No hood scoop moniker denoted the 220hp 400 HO except the standard "T/A 6.6". The 185 hp 403 Oldsmobile powered cars had "6.6L Litre". Historically the "T/A" prefix on the hoodscoop noted that it was a Pontiac sourced engine, and those ending in Litre were non Pontiac, with the exception of the 1976 50th Anniversary Pontiac Trans AM model.

1977 also had a T/A6.6 option that was rated at 200 hp.

455 HO

First 455 HO's were seen in the 1971 model year with HD blocks, special large valve heads with screw in rocker arm studs, special aluminum intake with removable exhaust crossover, special streamlined exhaust manifolds, higher lift and larger duration camshaft and 800 CFM Quadrajet carburetor with specific jetting.

The 455 HO's were similar to the yet to come SD455 in 1973/74. The 455 HO was available in the Firebird (base, Forumula and Trans AM), and the LeMans, GTO, T37 and GT37 models. The SD455 took the HO 455 to the next level in durability, power and performance.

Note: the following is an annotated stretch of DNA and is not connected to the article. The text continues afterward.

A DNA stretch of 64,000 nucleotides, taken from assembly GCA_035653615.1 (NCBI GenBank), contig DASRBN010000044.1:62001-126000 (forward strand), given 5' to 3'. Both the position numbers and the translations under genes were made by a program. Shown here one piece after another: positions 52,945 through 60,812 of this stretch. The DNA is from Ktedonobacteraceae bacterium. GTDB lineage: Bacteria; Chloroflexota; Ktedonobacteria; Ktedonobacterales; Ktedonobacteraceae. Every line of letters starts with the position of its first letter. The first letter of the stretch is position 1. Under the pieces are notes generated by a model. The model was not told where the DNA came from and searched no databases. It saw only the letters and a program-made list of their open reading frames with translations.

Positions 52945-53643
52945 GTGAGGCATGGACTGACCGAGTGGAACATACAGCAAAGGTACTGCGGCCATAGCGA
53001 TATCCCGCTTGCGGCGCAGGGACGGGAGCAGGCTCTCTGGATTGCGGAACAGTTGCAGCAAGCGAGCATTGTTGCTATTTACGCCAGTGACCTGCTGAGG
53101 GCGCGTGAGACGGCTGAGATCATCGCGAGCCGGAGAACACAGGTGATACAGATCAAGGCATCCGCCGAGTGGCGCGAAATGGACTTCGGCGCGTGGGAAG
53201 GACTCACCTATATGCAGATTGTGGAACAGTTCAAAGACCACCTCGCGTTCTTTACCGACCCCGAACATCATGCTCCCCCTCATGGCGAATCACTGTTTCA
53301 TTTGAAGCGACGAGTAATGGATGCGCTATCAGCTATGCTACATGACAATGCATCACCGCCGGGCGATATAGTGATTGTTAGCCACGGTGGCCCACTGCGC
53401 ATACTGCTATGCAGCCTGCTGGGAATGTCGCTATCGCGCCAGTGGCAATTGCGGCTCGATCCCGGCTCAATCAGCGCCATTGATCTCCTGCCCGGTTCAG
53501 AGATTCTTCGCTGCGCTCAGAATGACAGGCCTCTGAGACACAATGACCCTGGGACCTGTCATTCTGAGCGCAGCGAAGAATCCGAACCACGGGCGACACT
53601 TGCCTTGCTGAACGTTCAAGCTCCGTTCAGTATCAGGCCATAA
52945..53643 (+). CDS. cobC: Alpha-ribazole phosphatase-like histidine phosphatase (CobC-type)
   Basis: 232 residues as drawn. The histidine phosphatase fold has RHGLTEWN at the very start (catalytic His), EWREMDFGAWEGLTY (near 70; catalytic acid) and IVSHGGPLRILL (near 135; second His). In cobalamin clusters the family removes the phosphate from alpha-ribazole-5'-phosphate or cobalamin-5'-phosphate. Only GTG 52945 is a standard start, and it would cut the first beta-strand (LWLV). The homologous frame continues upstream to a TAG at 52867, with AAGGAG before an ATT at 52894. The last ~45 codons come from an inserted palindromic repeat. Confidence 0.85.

Last seen in 1976, ending the era of the 455 HO in lackluster fashion, delivering only a paltry convert|200|hp|abbr=on. It shared nothing with its 1971 brethern except the displacement. Standard in Catalina/ Bonneville Wagons. Option in LeMans, Grand LeMans, Firebird Trans Am, Catalina, Bonneville and Grand Prix.

Details of the 1971 455

Details of the 1972 455

Details of the 1973 455

Details of the 1974 455

Details of the 1975 455

Details of the 1976 455

301 HO

While not "high output" fashion by the 60's and 70's standards and no "HO" moniker on the shaker hood scoop, the 301 did end up with a HO "performance" version, yielding convert|170|hp|abbr=on with only 4.9L CID for the 1979-1981 model years.

The 301 HO was the base Trans AM engine in 1980 and 1981.